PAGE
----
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Ecumenical Movement

April 30, 2021
I INTRODUCTION

Ecumenical Movement, movement for worldwide cooperation and unity among Christian churches. The term ecumenical is derived from the Greek oikoumen? (“inhabited”); thus, ecumenical councils of the church, the first of which was held at Nicaea in 325, were so designated because representatives attended from churches throughout the known world. In the 19th century, the term ecumenical came to denote to the Roman Catholic church a concern for Christian unity and for a renewal of the church. To Protestants who have pioneered in and advanced the modern ecumenical movement since the early 20th century, the term has applied not only to Christian unity but, more broadly, to the worldwide mission of Christianity.

Until the 20th century, only sporadic efforts were made to reunite a Christendom shattered through the centuries by schisms, the Reformation, and other disputes. Pressure toward unity was aided in the 19th century by the development of such organizations as the missionary and Bible societies and the Young Men’s Christian Association and Young Women’s Christian Association, in all of which Protestants of varying denominations joined in support of common causes. In the early 20th century, the unity movement was almost exclusively Protestant.

II PURPOSES OF ECUMENISM

The World Missionary Conference of 1910, held in Edinburgh, marked the beginning of modern ecumenism. From it flowed three streams of ecumenical endeavor: evangelistic, service, and doctrinal. Today, these three aspects are furthered through the World Council of Churches, constituted in 1948; in the early 1980s it included more than 295 churches in more than 90 countries.

The evangelical concern of modern ecumenism brought about the formation, in 1921, of the International Missionary Council, comprising 17 national mission organizations. It coordinated mission strategy and aided new churches.

The service efforts made by Christians across denominational and national boundaries came to fruition in 1925, in Stockholm, when the Universal Christian Conference on Life and Work was convened to study the application of the gospel to industrial, social, political, and international affairs. This movement proceeded under the slogan “service unites but doctrine divides.”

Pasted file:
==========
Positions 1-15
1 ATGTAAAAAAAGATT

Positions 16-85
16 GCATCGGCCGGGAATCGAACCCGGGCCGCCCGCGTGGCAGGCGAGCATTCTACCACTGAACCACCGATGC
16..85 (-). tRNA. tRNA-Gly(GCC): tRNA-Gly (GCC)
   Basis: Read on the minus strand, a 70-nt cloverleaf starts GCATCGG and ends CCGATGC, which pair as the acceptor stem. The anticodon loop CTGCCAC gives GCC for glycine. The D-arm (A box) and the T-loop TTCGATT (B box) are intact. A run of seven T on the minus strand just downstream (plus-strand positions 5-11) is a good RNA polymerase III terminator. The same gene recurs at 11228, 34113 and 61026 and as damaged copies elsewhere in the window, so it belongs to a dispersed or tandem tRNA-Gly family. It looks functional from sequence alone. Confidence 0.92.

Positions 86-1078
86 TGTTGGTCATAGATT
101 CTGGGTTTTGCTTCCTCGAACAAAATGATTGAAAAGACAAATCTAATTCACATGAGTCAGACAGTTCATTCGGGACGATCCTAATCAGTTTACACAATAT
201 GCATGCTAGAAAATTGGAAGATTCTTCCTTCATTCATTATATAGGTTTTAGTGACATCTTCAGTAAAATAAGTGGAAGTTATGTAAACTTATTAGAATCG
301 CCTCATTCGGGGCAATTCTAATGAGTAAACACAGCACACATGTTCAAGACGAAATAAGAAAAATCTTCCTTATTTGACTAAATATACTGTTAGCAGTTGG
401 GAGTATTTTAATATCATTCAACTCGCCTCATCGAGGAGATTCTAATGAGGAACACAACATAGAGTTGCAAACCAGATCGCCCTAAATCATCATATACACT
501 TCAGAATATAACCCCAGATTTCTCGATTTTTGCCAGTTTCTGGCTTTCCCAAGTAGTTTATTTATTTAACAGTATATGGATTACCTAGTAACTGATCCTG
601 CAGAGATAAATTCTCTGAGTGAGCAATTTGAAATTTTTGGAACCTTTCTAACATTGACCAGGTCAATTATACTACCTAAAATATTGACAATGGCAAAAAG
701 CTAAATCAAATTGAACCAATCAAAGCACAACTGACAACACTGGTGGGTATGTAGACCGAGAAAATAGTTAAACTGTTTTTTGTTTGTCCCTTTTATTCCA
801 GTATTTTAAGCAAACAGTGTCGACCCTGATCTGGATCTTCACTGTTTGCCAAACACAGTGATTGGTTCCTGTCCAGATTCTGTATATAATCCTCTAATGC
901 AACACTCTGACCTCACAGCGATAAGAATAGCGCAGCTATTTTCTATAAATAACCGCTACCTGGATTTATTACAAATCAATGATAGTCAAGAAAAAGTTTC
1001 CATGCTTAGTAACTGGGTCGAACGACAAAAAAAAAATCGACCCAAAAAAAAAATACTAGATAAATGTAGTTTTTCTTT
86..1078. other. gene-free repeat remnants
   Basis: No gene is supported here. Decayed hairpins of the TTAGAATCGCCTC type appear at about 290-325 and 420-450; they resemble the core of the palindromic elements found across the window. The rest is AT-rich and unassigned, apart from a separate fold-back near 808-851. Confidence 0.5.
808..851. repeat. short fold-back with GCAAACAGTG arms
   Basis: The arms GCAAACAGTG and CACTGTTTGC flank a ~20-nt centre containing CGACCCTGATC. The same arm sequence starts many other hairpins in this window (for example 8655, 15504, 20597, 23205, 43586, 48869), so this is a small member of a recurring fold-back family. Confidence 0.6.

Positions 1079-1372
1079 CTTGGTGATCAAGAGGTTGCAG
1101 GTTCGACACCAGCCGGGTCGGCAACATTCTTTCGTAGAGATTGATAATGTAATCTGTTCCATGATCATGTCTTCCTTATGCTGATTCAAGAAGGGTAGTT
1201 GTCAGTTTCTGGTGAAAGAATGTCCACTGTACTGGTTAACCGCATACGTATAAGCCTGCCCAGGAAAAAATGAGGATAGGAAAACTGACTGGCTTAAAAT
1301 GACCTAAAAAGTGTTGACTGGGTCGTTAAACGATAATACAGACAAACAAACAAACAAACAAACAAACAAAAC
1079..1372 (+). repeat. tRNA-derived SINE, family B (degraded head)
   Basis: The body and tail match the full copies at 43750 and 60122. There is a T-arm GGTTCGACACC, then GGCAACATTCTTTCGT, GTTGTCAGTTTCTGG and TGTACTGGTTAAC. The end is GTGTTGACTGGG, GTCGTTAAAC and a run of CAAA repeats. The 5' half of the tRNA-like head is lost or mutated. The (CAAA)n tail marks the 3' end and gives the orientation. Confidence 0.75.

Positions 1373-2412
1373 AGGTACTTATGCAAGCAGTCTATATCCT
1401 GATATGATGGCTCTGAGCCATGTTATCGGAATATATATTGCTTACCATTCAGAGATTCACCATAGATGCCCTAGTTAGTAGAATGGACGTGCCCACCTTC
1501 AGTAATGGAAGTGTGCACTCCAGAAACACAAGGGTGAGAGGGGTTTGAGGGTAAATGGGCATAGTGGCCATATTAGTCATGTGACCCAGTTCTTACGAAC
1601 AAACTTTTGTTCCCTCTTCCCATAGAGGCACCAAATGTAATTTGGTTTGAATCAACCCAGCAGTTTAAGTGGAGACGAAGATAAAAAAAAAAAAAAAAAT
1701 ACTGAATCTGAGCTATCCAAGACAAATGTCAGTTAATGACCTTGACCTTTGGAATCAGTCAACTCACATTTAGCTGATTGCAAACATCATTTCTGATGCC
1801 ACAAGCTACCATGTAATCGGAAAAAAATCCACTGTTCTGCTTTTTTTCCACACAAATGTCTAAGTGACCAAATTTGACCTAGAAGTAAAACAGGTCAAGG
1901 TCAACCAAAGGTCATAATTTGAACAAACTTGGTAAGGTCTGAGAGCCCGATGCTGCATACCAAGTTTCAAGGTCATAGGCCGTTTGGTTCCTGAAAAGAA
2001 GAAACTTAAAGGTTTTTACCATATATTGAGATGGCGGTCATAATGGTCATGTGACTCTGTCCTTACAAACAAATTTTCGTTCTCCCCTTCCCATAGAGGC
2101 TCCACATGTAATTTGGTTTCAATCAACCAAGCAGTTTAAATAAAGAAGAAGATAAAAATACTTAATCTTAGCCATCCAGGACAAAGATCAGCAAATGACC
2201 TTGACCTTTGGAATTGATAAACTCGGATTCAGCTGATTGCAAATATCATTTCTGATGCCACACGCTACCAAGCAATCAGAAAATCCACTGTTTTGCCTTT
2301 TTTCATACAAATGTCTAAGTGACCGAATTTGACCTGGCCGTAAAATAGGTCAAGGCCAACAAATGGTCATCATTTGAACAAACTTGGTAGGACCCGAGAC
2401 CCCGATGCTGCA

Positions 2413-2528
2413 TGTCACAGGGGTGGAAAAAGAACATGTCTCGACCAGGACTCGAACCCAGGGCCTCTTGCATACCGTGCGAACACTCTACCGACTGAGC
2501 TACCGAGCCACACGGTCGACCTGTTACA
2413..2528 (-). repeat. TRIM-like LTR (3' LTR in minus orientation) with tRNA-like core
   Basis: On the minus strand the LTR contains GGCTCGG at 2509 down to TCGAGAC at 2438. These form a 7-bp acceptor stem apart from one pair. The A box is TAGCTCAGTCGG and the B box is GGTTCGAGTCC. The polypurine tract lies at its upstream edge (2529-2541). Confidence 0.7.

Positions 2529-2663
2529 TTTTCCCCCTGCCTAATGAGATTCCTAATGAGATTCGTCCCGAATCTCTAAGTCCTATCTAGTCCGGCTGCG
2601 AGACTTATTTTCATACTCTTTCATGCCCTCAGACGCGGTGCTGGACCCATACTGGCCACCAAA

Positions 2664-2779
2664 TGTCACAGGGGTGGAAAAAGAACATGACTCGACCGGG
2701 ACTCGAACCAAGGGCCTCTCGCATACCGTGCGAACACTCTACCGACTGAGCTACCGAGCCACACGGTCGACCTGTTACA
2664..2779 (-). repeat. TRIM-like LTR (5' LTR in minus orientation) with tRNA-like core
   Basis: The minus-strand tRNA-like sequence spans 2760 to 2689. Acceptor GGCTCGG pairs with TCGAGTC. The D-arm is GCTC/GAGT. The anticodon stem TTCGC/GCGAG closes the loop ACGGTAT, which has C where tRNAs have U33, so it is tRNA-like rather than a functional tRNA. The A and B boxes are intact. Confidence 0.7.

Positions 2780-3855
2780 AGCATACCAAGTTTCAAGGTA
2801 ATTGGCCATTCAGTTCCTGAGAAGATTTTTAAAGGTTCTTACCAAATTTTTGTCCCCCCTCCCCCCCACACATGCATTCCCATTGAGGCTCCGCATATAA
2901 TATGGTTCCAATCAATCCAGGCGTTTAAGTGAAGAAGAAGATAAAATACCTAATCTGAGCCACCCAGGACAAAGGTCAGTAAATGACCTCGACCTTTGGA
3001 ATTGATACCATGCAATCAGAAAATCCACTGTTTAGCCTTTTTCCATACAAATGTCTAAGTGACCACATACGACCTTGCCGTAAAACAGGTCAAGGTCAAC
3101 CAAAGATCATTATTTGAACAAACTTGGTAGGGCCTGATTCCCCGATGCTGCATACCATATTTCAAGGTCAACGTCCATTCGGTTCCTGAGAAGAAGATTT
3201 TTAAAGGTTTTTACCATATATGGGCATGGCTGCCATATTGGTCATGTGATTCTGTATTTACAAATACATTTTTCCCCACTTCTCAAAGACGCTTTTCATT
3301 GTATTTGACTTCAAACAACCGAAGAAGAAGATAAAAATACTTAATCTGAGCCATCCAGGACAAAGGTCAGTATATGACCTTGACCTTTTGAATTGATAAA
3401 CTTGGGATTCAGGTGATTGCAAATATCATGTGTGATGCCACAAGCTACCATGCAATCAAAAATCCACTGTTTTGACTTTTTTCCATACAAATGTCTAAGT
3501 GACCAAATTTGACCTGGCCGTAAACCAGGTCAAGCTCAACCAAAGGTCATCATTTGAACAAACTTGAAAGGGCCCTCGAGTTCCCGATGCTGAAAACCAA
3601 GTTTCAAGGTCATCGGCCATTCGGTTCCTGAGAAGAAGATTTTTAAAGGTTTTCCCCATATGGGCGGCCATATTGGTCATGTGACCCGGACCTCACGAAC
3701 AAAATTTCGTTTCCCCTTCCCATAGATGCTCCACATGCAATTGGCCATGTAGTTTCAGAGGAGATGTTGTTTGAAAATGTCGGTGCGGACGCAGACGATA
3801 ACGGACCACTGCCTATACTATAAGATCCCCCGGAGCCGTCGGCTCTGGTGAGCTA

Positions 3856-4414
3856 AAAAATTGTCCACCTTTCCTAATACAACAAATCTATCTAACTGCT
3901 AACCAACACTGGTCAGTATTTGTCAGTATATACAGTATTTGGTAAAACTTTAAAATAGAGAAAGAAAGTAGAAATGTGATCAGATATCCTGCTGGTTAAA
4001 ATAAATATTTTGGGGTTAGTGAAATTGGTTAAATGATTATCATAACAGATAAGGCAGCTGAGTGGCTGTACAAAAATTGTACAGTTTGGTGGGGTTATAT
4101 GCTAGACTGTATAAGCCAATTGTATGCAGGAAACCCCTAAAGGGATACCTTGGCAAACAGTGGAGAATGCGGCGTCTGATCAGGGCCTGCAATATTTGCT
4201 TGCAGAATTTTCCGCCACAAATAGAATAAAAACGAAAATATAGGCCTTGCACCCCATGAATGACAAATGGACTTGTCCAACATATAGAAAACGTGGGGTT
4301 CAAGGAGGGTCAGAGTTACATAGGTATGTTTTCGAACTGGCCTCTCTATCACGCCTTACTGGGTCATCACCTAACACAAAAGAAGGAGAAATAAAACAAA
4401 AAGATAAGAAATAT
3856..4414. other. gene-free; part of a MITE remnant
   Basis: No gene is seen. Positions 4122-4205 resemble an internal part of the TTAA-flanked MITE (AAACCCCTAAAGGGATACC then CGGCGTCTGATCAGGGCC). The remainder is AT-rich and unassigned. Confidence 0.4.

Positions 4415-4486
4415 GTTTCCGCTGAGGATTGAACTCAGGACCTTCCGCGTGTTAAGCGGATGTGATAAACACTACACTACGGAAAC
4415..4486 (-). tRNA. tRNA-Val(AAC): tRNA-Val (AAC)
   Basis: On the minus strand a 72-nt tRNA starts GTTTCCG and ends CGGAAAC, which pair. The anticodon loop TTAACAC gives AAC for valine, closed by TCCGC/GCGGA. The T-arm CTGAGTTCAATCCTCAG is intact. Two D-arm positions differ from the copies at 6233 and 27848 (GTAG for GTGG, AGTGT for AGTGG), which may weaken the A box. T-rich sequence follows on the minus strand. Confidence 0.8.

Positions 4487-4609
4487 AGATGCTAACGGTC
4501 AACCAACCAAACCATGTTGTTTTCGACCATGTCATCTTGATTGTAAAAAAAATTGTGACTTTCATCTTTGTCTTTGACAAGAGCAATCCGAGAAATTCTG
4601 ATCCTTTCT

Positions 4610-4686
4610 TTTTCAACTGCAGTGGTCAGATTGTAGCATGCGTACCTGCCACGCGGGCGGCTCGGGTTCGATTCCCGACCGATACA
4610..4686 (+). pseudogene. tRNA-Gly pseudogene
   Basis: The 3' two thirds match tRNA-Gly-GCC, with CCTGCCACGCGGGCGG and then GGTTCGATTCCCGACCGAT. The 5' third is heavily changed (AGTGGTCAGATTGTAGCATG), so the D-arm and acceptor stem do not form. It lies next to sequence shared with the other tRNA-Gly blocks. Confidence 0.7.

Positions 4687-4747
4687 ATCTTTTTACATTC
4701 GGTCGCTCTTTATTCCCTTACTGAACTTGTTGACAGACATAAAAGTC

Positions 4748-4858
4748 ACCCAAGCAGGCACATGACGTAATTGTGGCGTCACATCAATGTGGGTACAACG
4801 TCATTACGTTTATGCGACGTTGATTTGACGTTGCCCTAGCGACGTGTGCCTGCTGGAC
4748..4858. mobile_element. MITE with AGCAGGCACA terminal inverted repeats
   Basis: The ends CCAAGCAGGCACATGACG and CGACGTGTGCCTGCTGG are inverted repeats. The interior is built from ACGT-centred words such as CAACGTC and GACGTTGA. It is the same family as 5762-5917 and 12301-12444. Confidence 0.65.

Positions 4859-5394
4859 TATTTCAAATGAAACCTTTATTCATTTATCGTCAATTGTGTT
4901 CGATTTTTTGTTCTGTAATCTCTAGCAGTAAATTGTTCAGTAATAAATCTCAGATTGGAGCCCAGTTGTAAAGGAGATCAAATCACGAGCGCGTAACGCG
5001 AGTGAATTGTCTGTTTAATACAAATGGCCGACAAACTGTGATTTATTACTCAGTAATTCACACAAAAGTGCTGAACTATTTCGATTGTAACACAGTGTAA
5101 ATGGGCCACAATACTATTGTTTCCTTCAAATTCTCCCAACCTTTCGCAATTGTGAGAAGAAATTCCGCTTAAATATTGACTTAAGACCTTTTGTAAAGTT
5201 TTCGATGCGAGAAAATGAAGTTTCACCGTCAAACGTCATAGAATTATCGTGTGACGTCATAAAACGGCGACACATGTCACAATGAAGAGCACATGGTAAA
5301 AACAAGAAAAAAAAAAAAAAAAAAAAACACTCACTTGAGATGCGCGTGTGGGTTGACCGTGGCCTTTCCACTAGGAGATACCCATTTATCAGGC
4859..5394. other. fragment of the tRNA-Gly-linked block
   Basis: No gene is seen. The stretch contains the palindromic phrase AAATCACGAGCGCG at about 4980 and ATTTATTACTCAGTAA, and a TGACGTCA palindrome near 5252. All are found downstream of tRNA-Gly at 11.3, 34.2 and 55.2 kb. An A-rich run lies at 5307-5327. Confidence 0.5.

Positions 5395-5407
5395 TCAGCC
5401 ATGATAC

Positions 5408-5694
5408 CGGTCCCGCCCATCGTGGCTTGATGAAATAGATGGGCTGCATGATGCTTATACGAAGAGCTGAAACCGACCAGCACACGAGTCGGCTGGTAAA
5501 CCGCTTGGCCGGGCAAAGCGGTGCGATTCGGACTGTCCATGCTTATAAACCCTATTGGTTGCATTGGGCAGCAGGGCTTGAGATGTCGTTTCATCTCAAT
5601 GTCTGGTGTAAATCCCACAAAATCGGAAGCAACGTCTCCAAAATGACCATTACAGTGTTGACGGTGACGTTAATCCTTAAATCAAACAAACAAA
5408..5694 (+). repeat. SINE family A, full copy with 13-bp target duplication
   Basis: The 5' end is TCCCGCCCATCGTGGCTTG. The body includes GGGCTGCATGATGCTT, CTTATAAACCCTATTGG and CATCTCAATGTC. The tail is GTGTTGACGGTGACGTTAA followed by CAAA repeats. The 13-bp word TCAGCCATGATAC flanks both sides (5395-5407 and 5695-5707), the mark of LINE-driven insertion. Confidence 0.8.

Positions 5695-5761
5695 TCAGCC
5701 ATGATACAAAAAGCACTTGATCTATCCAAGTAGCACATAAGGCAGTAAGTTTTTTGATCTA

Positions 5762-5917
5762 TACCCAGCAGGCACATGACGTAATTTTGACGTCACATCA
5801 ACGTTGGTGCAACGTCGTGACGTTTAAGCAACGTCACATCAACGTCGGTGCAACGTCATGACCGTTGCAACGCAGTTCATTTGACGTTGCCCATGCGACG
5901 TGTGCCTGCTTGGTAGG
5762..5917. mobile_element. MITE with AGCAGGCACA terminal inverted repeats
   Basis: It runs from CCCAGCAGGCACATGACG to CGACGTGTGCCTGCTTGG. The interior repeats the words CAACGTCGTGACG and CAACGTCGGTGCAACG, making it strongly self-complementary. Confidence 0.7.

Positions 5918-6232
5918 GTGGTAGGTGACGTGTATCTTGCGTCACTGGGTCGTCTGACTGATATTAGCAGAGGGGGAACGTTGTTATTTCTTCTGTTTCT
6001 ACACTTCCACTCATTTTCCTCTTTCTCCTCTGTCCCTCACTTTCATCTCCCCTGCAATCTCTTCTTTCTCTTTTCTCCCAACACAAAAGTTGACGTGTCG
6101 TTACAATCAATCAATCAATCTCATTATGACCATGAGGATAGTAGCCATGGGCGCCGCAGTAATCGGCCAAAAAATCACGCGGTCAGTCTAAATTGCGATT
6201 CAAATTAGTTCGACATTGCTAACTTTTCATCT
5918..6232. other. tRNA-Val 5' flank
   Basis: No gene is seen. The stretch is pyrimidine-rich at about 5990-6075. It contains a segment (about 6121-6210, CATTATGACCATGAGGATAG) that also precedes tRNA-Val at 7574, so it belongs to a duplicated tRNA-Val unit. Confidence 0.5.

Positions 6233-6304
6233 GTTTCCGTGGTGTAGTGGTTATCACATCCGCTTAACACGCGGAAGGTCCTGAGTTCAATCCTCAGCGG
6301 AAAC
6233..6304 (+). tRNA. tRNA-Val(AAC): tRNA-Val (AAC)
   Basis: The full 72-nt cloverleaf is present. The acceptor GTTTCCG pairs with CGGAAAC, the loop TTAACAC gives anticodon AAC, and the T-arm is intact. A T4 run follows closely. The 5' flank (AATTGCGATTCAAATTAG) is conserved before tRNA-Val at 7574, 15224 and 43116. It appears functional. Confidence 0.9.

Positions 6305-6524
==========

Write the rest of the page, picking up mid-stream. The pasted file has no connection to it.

The movement toward doctrinal ecumenism resulted in 1927 in the convening of the First World Conference on Faith and Order. The conference concluded that “God wills unity … (and) … however we may justify the beginnings of disunion, we lament its continuance.” A second Conference on Faith and Order met in Edinburgh in 1937, the year in which another Life and Work Conference met at the University of Oxford. Delegates to the two conferences agreed that their work should be coordinated, and in 1938 a provisional committee was named to establish a “body representative of the churches.” Formation of the World Council of Churches, which was to have come about in 1941, was delayed for seven years by World War II. In 1961 the missionary stream of Protestant ecumenical endeavor joined with the service and doctrinal currents as the International Missionary Council merged with the World Council of Churches.

The impulse to unity was acted on almost solely by Protestants until 1920, when the ecumenical Patriarchate of Constantinople issued an encyclical summoning all Christians to reunion. Eastern Orthodox churches have been members of the World Council since it was constituted.

Ecumenism continued to flourish among Protestants and the Orthodox; for example, in 1950 the National Council of Churches was formed by 29 denominations in the U.S. The Roman Catholic church, however, remained uncompromising in its rejection of the movement. From the Roman Catholic viewpoint, church unity could mean nothing less than the return of schismatic “sects” to the “one true church.” An encyclical issued in 1928 by Pope Pius XI had reemphasized this position, and as recently as 1954, Roman Catholics were forbidden to attend the second assembly of the World Council of Churches.